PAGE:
Oh, Gertrude would love that. She took every opportunity to remind people that the former general manager had left under the shadow of scandal, and even went so far as to suggest Henry was guilty of defrauding the railroad instead of his assistant, Caldwell, the man who’d murdered the investigator and very nearly killed Henry.
Claire had written to advise her brother and sisters of Frederick’s death, but not the manner in which he had died. With the trouble she’d caused her siblings over the years, she didn’t want to add humiliation to the list. “My family has been informed,” she said simply.
“Then you’ll be going to live with them?”
Why did the wretched woman care?
“There’s no reason for me to burden them. My home is here.”
Gertrude looked strangely annoyed. “You wish to remain in Parsons?”
“Why wouldn’t I?”
“To avoid jail, I suppose.”

What odd customs surrounding death and mourning have you heard about? Comment and enter the drawing for your chance to win a copy of the first book in the series, Steam! Romance and Rails.

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  1. I don't have any customs to add. Super creepy, but still fascinating thank you.


  2. Elisabeth, I've always been fascinated with the rituals of mourning and everything. Some are really bizarre -- like taking photos of the corpse. I have a photo that my grandmother took of her three dead triplets.They only lived a few weeks.She dressed them in christening gowns and called in the photographer. My grandmother had 13 children in all. My dad was #3 and the first of the boys. Lots of kids.

    I can't imagine having to wearing black for such a long time. I love color too much. I'd probably have been like Claire Danes in your story. She was a great character and a good match for Frank Garrity. I LOVED Fugitive Hearts! A really good story.

    I have a superstitious heroine in my upcoming December book. Rayna Harper thought 6 black crows all together meant death. I had fun writing Forever His Texas Bride. Even have a blood moon scene in it.

    I was thrilled to meet you in Dallas on Sunday. To me, it felt like I'd known you forever. We quickly fell into comfortable conversation. Thank you so much for coming! That was the highlight of the weekend.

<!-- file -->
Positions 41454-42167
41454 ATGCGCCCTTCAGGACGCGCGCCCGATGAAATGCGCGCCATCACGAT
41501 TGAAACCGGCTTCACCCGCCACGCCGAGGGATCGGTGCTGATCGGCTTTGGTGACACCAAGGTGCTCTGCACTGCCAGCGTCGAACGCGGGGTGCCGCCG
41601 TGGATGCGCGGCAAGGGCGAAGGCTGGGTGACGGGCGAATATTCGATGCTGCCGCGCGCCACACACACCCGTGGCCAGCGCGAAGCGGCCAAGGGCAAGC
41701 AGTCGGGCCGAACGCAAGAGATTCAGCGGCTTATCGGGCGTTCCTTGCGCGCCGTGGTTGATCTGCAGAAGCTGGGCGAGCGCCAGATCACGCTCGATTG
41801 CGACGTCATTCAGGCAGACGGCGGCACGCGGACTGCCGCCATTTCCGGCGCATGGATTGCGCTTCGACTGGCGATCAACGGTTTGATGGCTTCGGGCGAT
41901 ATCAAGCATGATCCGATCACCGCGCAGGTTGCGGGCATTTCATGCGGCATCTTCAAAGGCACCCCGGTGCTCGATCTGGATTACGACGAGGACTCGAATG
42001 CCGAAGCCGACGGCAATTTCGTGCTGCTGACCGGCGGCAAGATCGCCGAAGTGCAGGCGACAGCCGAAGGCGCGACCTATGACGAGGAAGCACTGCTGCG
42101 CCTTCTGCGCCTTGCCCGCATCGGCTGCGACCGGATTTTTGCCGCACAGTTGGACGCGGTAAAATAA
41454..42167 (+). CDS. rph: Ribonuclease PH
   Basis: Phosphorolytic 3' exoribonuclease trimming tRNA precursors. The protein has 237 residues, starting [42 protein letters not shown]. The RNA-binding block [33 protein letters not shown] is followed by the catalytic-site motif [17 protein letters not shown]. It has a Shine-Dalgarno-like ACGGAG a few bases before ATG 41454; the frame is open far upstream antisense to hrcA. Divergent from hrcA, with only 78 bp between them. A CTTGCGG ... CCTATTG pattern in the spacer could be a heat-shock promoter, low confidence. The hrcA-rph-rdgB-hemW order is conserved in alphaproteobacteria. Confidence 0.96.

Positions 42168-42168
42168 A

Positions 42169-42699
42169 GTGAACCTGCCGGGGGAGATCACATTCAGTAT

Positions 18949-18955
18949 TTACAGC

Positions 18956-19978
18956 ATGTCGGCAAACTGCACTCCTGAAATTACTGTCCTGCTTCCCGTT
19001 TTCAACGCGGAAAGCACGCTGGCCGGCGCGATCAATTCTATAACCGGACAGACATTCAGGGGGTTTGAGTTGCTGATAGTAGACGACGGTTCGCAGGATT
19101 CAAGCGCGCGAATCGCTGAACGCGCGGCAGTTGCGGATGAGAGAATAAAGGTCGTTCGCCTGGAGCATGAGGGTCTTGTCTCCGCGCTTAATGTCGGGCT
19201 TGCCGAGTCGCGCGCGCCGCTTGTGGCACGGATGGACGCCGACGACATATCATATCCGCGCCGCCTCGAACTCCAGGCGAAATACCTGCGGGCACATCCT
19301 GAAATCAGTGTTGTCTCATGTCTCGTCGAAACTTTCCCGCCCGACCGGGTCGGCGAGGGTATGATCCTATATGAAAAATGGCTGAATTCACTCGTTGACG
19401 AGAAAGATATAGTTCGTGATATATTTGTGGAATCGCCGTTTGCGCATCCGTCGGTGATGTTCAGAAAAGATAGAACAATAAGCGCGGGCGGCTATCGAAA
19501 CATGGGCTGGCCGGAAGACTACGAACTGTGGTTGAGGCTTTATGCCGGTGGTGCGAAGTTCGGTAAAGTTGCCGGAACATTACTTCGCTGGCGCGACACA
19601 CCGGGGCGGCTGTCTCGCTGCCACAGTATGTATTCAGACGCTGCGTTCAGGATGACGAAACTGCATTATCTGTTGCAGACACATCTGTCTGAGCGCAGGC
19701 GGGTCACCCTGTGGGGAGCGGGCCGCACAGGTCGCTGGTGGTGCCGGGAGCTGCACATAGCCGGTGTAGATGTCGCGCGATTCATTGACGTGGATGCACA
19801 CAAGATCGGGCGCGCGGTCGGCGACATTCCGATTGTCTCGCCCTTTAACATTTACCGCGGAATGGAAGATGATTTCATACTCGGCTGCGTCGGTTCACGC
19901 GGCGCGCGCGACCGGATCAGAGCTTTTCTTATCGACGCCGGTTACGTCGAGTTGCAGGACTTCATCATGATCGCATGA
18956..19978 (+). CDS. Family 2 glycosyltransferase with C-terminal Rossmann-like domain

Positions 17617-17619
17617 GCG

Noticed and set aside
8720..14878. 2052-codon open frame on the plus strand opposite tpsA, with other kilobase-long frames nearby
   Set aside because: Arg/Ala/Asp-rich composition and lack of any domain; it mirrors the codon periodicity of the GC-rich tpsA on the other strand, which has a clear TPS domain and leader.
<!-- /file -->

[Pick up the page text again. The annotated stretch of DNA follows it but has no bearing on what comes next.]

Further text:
1. Thanks for coming by, Linda! What a fascinating story about your grandmother and the triplets. Some customs carried on for quite a while. I love that you have a superstitious heroine! They are fun to write.

      We had so much fun Sunday, didn't we? I'm glad I got to meet you in person! It was the highlight of my weekend, too!

  3. You have to say "ashes to ashes" and throw dirt on the coffee.
    If it rains or even sprinkles, from the time of death until buried, the person is headed for heaven.

    Loved your post!

    Thanks for sharing!
    tarenn98 (at) yahoo (dot)com

    1. Oh, yes! Those are great! We still throw dirt on coffins whenever people are buried in the family cemetery. Long lasting tradition. Thanks for coming by!

  4. You have to say "ashes to ashes" and throw dirt on the coffee.
    If it rains or even sprinkles, from the time of death until buried, the person is headed for heaven.

    Loved your post!

    Thanks for sharing!
    tarenn98 (at) yahoo (dot)com

  5. Excellent post, Elisabeth! And it comes at a really good time for me because I have two new widows in the book I'm writing. Loved all your little details. In my latest book, I have my characters speaking about postmortem pictures being taken. Researching customs of the 1800s was the first I'd heard about them, and saw the old 'tingle inducing' pictures. :)
    Pretty creepy!

    Again, thank you for the excellent post!

    1. Caroline, thanks so much for coming by and commenting. Researching this was really fun...and fascinating. Morbidly so. I'll enjoy reading about your two widows!

  6. Funeral invitations in the eighteenth century. Worst. Parties. Ever. Or not, depending on who was pouring. ;-)

    Loved the post! The death photography thing has always creeped me out.

    cecilia (at) ceciliadominic (dot) com

    1. Ha! They even served funeral biscuits. Thanks for coming by!